## Wednesday, April 30, 2008

### Interest Rates on Unsecured Personal Lines of Credit

I know someone who has a personal line of credit whose interest rate is prime+2.5%. The “prime” refers to the bank’s prime interest rate. Most banks in Canada have prime at 4.75% right now. So his interest rate is currently 7.25% compounded monthly, which works out to 7.50% annually.

What I was curious about is how this rate compares to other unsecured lines of credit. So, I started poking around online to find out. But, it seems that this is a big secret. Every bank and other type of financial institution I checked just said that the amount over prime depends on “personal circumstances”.

I understand that the interest rate will depend on income, credit history, borrowing limit, and possibly other factors. However, the lack of available information about what is a good rate and what is a poor rate makes it difficult for consumers to find a good deal.

With mortgages, at least you can see the starting point for negotiation with each institution (see CanadaMortgage, for example). For unsecured lines of credit, there seems to be just a black hole.

The only data points I have right now are prime+2.5% for the person I know, and the prime+1.5% for the line of credit I had a long time ago. If any readers can add to this, I’d like to hear about it. Let me know about any online sources of information, or just let me know what rate you have.

1. PC Financial's rate for an unsecured line of credit is prime+1.25%.

http://www.banking.pcfinancial.ca/a/rates/lowCostBorrowingAccountRate.page

2. David: If you look closely at that page, you'll see a footnote saying that the interest rate is actually determined at the time of credit approval. I guess the prime+1.25% is just an example. It may be typical, or maybe it's the best possible rate -- who knows.

3. My rate at ING Direct is prime + 1.75%, and my rate at PC Financial is prime + 2% (used to be 1.75% until I asked for additional credit).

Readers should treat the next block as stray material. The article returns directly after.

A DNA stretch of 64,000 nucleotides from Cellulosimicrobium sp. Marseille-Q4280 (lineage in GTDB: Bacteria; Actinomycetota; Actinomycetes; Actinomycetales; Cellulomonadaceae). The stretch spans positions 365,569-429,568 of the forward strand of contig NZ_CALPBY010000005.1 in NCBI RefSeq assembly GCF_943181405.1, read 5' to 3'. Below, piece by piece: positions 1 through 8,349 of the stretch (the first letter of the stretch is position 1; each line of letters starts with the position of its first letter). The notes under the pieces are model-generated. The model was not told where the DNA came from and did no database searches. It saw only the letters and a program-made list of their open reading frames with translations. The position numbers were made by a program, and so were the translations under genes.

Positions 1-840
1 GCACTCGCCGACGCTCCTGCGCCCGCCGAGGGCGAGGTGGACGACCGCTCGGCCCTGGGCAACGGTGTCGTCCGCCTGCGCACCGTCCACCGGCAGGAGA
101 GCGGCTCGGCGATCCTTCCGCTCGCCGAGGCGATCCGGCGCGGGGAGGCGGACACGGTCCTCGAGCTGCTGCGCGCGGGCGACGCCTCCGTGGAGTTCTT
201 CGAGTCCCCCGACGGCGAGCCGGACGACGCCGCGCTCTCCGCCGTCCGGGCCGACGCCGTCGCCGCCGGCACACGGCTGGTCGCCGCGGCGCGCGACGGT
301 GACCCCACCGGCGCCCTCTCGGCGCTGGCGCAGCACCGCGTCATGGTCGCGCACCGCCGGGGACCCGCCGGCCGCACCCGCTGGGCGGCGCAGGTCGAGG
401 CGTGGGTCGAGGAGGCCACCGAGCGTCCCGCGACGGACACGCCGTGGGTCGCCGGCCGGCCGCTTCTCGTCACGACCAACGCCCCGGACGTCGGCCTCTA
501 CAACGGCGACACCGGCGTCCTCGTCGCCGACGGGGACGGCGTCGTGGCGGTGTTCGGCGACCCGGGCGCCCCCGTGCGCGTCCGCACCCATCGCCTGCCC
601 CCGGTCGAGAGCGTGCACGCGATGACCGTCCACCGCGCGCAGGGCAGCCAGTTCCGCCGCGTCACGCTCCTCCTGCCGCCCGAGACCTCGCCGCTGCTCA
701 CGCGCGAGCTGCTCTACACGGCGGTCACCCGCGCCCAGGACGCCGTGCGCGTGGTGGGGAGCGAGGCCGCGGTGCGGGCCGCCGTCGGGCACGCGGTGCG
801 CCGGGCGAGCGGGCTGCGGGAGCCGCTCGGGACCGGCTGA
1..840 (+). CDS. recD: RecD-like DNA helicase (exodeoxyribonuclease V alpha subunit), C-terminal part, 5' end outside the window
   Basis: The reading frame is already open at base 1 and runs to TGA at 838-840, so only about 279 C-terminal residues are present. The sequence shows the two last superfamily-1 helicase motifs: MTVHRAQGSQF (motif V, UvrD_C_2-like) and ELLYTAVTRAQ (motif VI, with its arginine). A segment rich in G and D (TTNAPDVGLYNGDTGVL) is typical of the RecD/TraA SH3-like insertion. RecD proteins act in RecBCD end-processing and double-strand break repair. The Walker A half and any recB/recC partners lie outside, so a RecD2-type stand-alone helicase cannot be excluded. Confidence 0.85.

4. When I first got my secured line of credit, Canada Trust also gave me an unsecured L-O-C at Prime + 0.5% and each time I go in to haggle about getting free banking the person from the bank looks and asks, "How did you get this?". I guess I got a good deal.

--C8j

5. Hi,
I have 2 unsecured LoCs (that are not used and are set for emergencies only) with TD & RBC and both are prime+2%

6. Thanks for the responses so far. The middle range seems to be prime plus 1.5% to 2% with outliers at 0.5% and 2.5%. This isn't exactly a scientific sample, but at least it gives me some idea.

7. my td waterhouse fee-based account gave me an unsecured line of credit of 25k at prime.

8. Many years back, I had an unsecured LOC with TD Bank that I believe was at Prime + 1%, which they assured me was the "best anyone could get".

9. My current rate at ING is Prime + 1.70% on an unsecured LOC.

10. Sorry, a little late to the party here - just found this blog. I started with a secured LOC at P+1 in the mid 90s. I was young, so my parents had to provide security. Three years later, I got married, managed to remove the security, and added my wife on as cosignor. Interest stayed at P+1. A decade later, we got divorced, and the bank (CIBC) made me close and reopen the LOC to remove my now-ex. Surprise surprise, the LOC jumped in the space of 30 minutes from P+1 to P+2.5! I wasn't happy! So, I called them every few months, eventually getting the interest rate down to P+1.75. Still not great. I got a new mortgage with a different bank a few months ago, and they seemed eager to get the rest of my banking. I mentioned my LOC, and they offered me a 60% limit increase, and a rate of P+0.5

I agreed immediately. So Long CIBC.

11. Thanks for this topic, it's great to get an idea of what credit is costing people when going in to negotiate!

I just opened a LoC at TD. I think I got about as good a rate as I can expect, though I didn't spend nearly enough time shopping around. I called them a few times, first to the EasyLine to get an idea of the starting point -- they offered a student line of credit at prime+3%, I said that just wouldn't work for me, so they said to go see someone in person at a branch. There, we eventually agreed to prime+1% on an unsecured regular (not student) LoC -- the student LoC has better repayment terms, but requires a cosigner and they said they can't go as low on the interest rate.

12. Potato: I'm glad it worked out for you. For anything that is going to cost you a lot of money, it makes sense to negotiate the price. Interest on debts definitely qualifies as expensive enough to make negotiation worthwhile.

13. Interestingly my unsecured line of credit with PC is prime + 5%!

14. @Anonymous: I complained and got mine down to prime+3%, but this still doesn't feel like much of a win.

15. td canada trust just shafted us by raising the rate from 4% to 8.25% on my line of credit. 1 month notice only.

16. @Mike R: Not to pry too much, but is there any change in your persoanl circumstances that TD is using as a reason or excuse to raise your rate by so much?

17. Funny, TD just did the same to me! Jumped me to 8.5% and ive never missed a payment etc... Have all my business and personal with them! Im shopping rates now. Ive been with TD for over 15 years!